National Democrats have vowed during the midterm cycle to put Georgia’s open-seat Senate race in play, holding up nonprofit executive Michelle Nunn as a potential map-broadening candidate.[15]

In Texas, a group of former Obama strategists have founded Battleground Texas, an outside group focused on registering and engaging the Lone Star State’s changing electorate in the hope of putting Texas in play in future election cycles.[15]Texas, we look at as a huge opportunity,” Wasserman Schultz said. “We’re making Texas a priority and I expect to make significant gains.”

RNC spokeswoman Kirsten Kukowski responded to Wasserman Schultz’s planned political travel by pointing to the two committees’ financial scoreboard.[15] “The DNC is $18 million in debt and they appear to be struggling to raise money. I wish them luck trying to make inroads in three states while the RNC is well on our way to building a 50-state strategy and completely overhauling how we contact voters,” Kukowski said.[15]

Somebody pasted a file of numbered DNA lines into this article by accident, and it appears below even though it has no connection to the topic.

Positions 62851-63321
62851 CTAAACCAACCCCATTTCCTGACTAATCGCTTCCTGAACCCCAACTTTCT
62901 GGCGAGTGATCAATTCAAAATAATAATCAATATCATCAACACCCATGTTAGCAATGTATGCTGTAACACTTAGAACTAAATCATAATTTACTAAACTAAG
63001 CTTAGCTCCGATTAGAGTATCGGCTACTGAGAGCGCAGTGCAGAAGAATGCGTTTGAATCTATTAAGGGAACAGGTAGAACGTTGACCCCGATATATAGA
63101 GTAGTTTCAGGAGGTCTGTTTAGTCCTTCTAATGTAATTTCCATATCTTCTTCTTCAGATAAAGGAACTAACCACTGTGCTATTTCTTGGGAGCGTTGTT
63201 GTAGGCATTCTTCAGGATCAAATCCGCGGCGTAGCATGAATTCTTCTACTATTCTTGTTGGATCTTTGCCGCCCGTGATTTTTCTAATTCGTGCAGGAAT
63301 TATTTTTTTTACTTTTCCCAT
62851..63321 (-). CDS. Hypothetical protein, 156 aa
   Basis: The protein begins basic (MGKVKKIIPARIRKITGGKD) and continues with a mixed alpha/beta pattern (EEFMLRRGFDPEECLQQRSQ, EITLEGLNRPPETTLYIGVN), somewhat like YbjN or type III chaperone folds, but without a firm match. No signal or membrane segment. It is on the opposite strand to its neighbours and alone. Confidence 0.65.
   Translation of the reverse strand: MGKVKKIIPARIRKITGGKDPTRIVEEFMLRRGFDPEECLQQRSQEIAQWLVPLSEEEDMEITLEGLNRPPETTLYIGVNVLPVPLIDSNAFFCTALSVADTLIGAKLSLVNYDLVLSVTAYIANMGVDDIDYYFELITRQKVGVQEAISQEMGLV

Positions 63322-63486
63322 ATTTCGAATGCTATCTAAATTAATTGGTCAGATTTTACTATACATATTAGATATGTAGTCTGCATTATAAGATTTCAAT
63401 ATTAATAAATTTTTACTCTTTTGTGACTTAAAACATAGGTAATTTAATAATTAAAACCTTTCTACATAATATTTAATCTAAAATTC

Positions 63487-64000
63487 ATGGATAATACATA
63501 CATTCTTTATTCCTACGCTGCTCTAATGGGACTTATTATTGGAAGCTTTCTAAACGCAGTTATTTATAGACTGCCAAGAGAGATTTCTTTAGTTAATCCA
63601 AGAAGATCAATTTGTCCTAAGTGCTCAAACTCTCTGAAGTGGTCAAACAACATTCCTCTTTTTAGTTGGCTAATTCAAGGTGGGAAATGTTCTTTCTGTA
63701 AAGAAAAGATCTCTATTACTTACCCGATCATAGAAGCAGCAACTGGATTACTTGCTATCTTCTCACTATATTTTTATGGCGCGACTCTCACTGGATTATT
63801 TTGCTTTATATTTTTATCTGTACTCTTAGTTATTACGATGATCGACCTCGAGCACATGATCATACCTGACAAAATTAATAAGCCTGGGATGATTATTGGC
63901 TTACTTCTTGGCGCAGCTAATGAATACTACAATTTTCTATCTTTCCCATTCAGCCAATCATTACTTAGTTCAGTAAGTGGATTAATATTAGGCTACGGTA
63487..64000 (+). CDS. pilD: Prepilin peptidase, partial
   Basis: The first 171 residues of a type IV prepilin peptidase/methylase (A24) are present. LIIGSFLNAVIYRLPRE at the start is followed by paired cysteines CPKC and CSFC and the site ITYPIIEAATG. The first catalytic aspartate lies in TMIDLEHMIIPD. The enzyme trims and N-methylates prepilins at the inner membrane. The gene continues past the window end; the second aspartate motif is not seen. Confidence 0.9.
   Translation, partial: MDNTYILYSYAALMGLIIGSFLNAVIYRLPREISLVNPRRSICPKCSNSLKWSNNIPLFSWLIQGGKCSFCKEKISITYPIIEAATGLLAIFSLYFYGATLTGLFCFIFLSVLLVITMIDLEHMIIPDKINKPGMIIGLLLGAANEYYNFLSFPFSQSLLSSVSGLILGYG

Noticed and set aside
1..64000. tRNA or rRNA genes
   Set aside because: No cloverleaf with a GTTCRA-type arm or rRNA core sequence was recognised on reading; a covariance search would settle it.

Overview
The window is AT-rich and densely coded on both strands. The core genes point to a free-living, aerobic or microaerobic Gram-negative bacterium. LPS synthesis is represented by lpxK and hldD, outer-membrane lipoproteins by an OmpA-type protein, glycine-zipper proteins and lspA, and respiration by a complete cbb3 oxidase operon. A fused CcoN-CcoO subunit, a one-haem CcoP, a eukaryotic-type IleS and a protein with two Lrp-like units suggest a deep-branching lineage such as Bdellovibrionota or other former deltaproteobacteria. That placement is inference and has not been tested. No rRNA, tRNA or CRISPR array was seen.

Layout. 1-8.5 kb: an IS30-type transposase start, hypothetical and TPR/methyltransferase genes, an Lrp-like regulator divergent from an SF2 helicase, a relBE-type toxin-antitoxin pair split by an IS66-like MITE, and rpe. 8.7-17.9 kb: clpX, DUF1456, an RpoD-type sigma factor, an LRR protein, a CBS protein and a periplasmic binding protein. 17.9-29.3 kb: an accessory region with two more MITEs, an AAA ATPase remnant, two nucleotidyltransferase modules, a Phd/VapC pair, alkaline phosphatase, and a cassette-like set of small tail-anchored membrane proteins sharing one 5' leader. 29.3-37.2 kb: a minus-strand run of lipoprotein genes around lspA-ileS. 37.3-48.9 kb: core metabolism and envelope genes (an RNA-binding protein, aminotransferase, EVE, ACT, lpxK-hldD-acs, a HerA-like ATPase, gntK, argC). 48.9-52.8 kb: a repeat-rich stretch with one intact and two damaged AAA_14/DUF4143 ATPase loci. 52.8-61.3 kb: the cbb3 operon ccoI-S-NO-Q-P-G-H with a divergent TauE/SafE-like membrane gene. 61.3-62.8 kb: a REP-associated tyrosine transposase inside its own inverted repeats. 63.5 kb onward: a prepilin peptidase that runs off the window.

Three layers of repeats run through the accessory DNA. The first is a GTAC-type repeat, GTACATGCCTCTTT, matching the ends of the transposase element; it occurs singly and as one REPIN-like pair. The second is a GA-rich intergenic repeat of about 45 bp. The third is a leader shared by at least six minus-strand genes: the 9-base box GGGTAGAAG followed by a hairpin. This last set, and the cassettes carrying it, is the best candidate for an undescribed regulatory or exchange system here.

Legislative actions

113th Congress


The second session of the 113th Congress enacted into law 114 out of the 3,036 introduced bills (3.8 percent). Comparatively, the 112th Congress had 4.2 percent of introduced bills enacted into law in the second session.[16] For more information pertaining to Wasserman Schultz's voting record in the 113th Congress, please see the below sections.[17]

American response in Syria

See also: United States involvement in Syria